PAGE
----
During a workshop at a conservative gathering in Denver, Jennifer Fielder of the American Lands Council said her campaign to return federal lands to state control is being well received by the Trump Administration.

One piece of Fielder’s effort involves crafting federal legislation defining a “universal mechanism that allows the states to apply for the lands incrementally as they are willing and ready to take on management of these areas.”

That legislation would be needed immediately if Utah succeeds in a planned lawsuit forcing the federal government to turn over federal lands to the states, said Fielder at the Western Conservative Summit at the Colorado Convention Center in Denver Saturday.

Under the bill, state legislatures would first identify desired federal lands and specify a date on which the state would be ready to assume management. Any valid rights and contracts to the federal lands would be honored, said Fielder.

“We are working with President Trump’s Administration,” said Fielder to about 150 people attending her June 9 workshop, titled “Constitutionally-Sound Solutions for our Public Lands – the Compelling Case to Transfer Federally Controlled Public Lands to Willing States.

“His Administration has been great,” continued Fielder. “They are working really hard to reduce federal regulations and transfer management authority to municipalities and local governments in different small-scale instances.”

Fielder’s critics say public health and the environment would be put at risk, and treasured national lands would be subject to mismanagement if federal lands were taken out of federal control.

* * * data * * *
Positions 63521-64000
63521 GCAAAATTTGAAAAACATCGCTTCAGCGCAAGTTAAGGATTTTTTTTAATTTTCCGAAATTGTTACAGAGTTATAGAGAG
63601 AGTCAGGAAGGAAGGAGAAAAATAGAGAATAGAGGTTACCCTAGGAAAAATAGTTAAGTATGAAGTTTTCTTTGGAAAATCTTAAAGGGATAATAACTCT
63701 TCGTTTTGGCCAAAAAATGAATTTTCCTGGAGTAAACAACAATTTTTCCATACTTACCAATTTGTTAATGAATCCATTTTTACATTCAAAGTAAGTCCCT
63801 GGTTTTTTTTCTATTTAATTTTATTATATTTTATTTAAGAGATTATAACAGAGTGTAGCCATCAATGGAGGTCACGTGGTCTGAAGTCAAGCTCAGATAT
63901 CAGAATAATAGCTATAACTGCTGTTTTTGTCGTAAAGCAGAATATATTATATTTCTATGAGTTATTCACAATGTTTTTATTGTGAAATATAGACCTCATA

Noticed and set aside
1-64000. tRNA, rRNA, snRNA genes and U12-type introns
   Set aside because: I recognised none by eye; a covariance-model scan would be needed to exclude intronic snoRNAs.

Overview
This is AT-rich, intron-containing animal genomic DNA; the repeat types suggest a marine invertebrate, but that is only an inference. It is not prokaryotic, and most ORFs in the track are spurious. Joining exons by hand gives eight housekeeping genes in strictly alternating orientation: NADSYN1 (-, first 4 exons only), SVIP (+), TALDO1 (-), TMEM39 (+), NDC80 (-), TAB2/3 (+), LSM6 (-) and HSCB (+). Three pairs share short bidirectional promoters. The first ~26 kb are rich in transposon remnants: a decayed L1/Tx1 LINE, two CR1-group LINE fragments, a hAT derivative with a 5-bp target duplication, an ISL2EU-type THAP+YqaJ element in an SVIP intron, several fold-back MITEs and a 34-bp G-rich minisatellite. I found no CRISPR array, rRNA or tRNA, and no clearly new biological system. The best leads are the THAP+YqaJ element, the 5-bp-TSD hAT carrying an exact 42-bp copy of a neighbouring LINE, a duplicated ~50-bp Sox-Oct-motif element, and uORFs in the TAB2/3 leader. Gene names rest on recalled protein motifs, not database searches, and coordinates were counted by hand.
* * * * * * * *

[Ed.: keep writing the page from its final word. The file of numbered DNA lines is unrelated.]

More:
Asked by the Colorado Times Recorder for more details about Trump’s reaction to her proposals, Fielder said, “We think the door is open. We don’t know what the timing will be. A lot hinges on the Utah legal case coming forward. And when they get to the point where, ‘Hey, the courts made a ruling. We have to.’ Then it’s going to be a little bit easier of a pill to swallow, when they tell the public, ‘Hey, we have to. The court said.’”

“I have met President Trump one time,” Fielder continued.”I have talked to his sons for a little bit longer. I know [Interior] Secretary Zinke fairly well. And I have talked to a number of people in his administration since he has been elected. And it’s been refreshing to walk in down there and go into the top offices and have a friendly reception. There’s a lot of good people in there now at the top. And we got to get a lot more confirmed so we can have the bosses running the show too.”